From Blindness to Foraging to Sensing to Sociality: an Evolutionary Perspective on Cognitive Radio Networks

Anna Wisniewska, Mohammad Abu Shattal, Bilal Khan, Ala Al-Fuqaha, Kirk Dombrowski

Research output: Contribution to journalArticle

2 Scopus citations

Abstract

Wireless communication is an increasingly important aspect of the digital ecosystem. The Internet of Things reached 4+ billion devices in 2014, and is expected to exceed 25 billion by 2020. In this paper, we formalize the notion of evolutionary pressures in Cognitive Radio (CR) societies, and show how it can be expected to drive the emergence of more advanced sensing capabilities, and correspondingly more sophisticated models of resource sharing. We put forth four evolutionary stages for CR societies, based on well-established biological analogs, and demonstrate that at each stage of CR evolution, a subpopulation that is able to engage more advanced sensing capabilities and co-use strategies is able to better extract greater utility from spectrum resources. In this manner, we see that each stage of CR evolution prepares the way for the next: the present societies of non-foragers facilitate the emergence of foragers; foragers give way to contention-sensing rational CR societies; these, in turn, will likely facilitate the emergence of sociality. We find this progression to depend crucially in population size, and to be robust to consideration of primary user activity. We use a sensitivity analysis to isolate salient factors most likely to accelerate or inhibit the anticipated natural evolutionary trajectory.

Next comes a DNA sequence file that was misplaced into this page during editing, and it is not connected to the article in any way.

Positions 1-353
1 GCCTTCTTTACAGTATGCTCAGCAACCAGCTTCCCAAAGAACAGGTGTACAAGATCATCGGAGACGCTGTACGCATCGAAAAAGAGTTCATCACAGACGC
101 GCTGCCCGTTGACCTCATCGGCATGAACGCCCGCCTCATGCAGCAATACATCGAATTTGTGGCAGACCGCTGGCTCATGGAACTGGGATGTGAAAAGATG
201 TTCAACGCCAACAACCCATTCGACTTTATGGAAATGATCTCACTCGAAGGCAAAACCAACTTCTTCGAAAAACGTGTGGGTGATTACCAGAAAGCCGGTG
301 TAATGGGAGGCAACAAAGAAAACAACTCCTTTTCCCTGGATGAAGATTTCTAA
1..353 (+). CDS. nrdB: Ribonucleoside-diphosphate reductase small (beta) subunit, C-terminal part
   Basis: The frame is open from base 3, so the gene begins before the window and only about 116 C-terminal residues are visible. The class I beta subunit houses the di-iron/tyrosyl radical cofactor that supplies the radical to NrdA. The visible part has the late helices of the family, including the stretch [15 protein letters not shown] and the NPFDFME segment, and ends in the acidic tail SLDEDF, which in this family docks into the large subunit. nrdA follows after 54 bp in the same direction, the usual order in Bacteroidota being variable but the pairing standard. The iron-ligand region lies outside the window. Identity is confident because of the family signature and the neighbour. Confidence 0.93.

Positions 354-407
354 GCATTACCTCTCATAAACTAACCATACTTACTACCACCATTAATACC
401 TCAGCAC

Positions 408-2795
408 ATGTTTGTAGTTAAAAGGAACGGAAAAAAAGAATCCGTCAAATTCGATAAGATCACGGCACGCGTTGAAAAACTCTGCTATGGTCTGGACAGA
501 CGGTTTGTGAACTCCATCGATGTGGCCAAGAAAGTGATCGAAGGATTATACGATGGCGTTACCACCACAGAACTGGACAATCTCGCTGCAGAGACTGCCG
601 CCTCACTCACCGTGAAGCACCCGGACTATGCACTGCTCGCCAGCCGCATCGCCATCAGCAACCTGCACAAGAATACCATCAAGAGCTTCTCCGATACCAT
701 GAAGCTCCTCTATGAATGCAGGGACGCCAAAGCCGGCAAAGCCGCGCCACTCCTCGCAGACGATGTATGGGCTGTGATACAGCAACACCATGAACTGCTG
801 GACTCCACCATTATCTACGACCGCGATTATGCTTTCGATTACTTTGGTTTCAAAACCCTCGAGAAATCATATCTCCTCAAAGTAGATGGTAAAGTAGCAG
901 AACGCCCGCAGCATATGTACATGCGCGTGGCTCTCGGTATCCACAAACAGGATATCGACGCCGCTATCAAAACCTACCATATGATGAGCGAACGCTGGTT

Original languageEnglish (US)
Pages (from-to)1-13
Number of pages13
JournalMobile Networks and Applications
DOIs
Publication statusAccepted/In press - Oct 24 2017

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Keywords

  • Behavioral-ecological networks
  • Cognitive radio networks
  • Dynamic spectrum access
  • Internet of things
  • Self-coexsitence

ASJC Scopus subject areas

  • Software
  • Information Systems
  • Hardware and Architecture
  • Computer Networks and Communications

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